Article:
On a university campus, students captured a few crows to draw blood samples from them. For the next few years, those very students were harassed by the local crows WHEREVER THEY WENT. Only the students who had participated in capturing and releasing the crows. They wore disguises but in many cases the crows still recognized them and began harassing them.
There are many more stories of how smart crows and ravens are.

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Response to GETPLANING (Reply #23)

Mon Sep 9, 2019, 10:44 PM

27. Crows are part of the corvidaes

Very smart birds. I had a Canada Jay that used to "steal" fishing lures and hang them around camp no higher then what we could reach and used to sit and watch us find them. By the 2nd day we just put a dozen on a table before we went fishing.

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Response to Botany (Reply #27)

Mon Sep 9, 2019, 11:26 PM

35. Yes! They are all very smart!

We had a Scrub Jay who lived with us for 18 years. We found her as a little fledgling. Her feet were deformed, and she had fallen in the back yard. We knew she wouldn't make it on her own outdoors (cats would kill her), so we researched what to do and raised her as part of the family. She learned to hop around on her twisted feet, and even "danced" when we played music she liked. She was as happy as she could be. Nothing like a Jay screeching inside your house! LOL They make sweet, little "quacking" noises when they are feeling contented and happy, too. And they are great mimics. She learned to speak parakeet, and would sing along with them. I miss her.

We leave food for the backyard Scrub Jays now, and they reward us with their antics. There's one we call Springsteen because he wants to be "the boss" when we're working outside. He supervises everything. He'll take peanuts from the table where we're sitting. I love them so.

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Response to Silver Gaia (Reply #35)

Tue Sep 10, 2019, 11:52 AM

46. My mom used to have a crow that used to hang out in her back yard.

When she went outside he/she would caw 3 times. The crow would never "talk" to other people.
It would sometimes land on a table next to where she was sitting.

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Response to Silver Gaia (Reply #35)

Wed Sep 11, 2019, 12:23 AM

58. We've put out nuts for the scrub jays for years.

There are bold ones who will take it out of your hand, and shy ones who'll wait till you turn away. The most surprising thing was what first happened about 15 years ago. There was a scrub jay that was quite bold, and would always come to our upstairs window sill for peanuts. If we were outside at our bar, he would come and land on the bar to get a nut. One day, we were at the bar, which is under a lemon tree, and heard a bird singing sweetly a very complex song. Now, to this point, the only sound I had ever heard from a scrub jay was the familiar loud squawk they make. When I heard this bird singing, it was very quiet, as if it was far away - I thought maybe it was a mockingbird in the next yard. Then I looked up in the lemon tree and saw our familiar scrub jay, and could see that it was he who was singing this song - and it was not much more than a whisper. I looked it up on the internet and found out about the "secret whisper song" of the scrub jay. After that he learned that if he came to the window and sang the whisper song, we would provide plenty of nuts. We still have scrub jays that come to the window for nuts, but it's been several years since any have sung the whisper song.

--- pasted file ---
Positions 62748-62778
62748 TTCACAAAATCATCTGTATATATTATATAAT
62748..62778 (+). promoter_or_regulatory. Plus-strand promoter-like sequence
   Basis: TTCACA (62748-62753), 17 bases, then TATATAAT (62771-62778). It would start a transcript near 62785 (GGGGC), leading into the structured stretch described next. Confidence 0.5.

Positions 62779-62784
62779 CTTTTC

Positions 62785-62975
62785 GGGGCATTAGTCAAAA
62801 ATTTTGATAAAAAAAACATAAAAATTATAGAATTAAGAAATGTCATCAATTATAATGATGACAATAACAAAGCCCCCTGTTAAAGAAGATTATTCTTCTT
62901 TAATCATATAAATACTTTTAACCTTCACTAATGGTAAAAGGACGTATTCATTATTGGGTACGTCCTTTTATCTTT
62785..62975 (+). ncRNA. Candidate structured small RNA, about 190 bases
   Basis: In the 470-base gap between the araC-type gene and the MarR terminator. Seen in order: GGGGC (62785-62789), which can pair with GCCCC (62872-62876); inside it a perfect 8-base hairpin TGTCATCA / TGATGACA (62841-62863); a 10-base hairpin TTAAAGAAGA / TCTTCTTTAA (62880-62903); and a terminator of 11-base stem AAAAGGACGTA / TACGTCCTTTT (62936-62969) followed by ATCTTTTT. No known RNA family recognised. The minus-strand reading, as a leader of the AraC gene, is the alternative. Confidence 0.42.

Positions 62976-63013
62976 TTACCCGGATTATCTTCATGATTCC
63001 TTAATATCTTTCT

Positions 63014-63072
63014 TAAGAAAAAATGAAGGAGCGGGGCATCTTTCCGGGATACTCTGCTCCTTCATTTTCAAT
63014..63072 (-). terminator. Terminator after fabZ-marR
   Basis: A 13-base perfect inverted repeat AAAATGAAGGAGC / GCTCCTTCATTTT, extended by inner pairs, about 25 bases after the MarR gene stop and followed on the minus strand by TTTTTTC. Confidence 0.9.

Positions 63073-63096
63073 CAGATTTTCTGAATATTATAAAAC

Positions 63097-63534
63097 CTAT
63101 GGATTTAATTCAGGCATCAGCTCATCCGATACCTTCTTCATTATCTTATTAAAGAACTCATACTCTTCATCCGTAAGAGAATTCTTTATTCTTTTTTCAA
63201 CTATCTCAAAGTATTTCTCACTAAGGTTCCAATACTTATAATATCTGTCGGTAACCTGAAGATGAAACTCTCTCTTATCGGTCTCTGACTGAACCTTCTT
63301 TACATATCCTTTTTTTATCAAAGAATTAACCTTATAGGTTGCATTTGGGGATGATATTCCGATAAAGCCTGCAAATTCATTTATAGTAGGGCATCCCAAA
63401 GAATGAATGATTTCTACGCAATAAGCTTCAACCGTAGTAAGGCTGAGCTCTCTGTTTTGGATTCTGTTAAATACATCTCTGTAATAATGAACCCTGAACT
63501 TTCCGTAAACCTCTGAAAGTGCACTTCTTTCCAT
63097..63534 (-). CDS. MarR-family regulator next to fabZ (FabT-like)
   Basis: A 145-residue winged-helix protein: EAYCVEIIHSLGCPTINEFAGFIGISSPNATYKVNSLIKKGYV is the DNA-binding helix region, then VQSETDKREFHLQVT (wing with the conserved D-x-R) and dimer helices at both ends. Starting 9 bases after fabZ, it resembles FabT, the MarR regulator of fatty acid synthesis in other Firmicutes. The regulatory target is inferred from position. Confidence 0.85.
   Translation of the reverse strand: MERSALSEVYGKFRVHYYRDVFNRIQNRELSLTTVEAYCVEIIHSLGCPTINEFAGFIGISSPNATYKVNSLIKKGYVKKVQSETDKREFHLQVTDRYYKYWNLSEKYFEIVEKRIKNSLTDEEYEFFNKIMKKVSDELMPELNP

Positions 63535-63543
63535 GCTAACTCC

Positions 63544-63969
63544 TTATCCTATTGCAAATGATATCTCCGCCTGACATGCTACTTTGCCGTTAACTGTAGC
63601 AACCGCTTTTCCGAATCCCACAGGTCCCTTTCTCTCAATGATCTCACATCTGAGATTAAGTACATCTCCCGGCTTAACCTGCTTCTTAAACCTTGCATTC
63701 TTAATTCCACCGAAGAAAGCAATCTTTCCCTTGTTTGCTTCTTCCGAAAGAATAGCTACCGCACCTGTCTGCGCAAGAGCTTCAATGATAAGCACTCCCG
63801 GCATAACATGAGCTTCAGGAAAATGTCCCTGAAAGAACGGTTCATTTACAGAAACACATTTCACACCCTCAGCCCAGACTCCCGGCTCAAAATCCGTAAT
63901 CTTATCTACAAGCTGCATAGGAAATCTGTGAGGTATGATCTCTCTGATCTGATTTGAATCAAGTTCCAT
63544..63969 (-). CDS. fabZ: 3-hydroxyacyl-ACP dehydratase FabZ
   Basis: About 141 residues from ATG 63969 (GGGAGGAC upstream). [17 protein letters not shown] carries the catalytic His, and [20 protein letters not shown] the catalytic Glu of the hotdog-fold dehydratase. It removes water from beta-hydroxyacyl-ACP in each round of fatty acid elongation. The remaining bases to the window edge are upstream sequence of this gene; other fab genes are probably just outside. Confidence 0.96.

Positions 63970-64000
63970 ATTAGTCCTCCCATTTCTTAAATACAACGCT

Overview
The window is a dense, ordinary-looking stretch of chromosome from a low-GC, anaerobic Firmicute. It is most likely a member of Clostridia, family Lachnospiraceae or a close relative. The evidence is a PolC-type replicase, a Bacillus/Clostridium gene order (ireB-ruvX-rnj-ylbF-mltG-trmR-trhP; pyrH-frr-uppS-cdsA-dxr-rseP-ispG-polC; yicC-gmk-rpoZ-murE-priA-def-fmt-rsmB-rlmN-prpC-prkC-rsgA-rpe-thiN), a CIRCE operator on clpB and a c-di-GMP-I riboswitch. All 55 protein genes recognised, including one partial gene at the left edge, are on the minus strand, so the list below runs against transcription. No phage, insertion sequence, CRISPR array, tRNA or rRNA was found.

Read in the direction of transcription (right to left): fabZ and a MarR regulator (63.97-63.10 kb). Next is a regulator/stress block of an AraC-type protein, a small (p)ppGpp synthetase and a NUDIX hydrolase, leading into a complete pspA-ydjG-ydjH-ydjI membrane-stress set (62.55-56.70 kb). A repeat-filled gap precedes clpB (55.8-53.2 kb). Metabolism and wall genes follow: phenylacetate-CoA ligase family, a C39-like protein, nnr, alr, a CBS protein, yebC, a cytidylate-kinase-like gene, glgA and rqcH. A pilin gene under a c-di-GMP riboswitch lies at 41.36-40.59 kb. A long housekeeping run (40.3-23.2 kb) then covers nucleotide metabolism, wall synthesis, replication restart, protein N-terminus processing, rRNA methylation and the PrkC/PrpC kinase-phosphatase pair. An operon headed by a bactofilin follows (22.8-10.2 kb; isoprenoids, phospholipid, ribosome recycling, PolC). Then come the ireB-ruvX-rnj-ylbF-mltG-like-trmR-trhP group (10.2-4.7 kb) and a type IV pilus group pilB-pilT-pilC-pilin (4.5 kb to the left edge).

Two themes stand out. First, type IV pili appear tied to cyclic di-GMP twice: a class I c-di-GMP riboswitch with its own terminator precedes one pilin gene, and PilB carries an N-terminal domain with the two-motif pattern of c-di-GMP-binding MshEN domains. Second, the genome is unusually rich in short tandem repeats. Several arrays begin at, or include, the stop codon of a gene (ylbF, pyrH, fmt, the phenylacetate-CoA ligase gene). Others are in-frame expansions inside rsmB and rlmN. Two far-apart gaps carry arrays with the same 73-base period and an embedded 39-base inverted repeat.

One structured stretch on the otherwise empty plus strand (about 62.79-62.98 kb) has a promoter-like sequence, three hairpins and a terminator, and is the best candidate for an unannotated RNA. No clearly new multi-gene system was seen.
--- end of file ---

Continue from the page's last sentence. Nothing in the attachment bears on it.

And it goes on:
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Response to GETPLANING (Reply #23)

Wed Sep 11, 2019, 03:49 PM

63. Too goddam intelligent, if you ask me...

...ever since I saw a documentary about them and their use of primitive tools, I've been deeply suspicious of our crow "friends". They're just waiting for us to terminally fuck things up, so they can take over. They aren't fooling me...

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Response to catbyte (Original post)

Mon Sep 9, 2019, 10:27 PM

24. I love this story! 💕 Thank you!

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Response to catbyte (Original post)

Mon Sep 9, 2019, 10:30 PM

25. It would be wild if this turned out to be a key to a treasure chest or vault.







Thanks for the thread catbyte.

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Response to catbyte (Original post)

Mon Sep 9, 2019, 10:48 PM

28. Crows are freakishly smart

PBS Nature had a documentary called "A Murder of Crows," which btw is the group name for crows.
They remember people's faces and pass information on yo their young about people who have been kind (or not) to them.
They fashion tools and engage in multi step problem solving.
They are super bright.
Melinda will probably get gifts from multiple generations of crows.
https://www.pbs.org/wnet/nature/a-murder-of-crows-introduction/5838/

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Response to catbyte (Original post)

Mon Sep 9, 2019, 10:51 PM

29. I love stories like these......thank you for sharing.

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Response to catbyte (Original post)

Mon Sep 9, 2019, 11:00 PM

31. I've read several stories of people receiving gifts from crows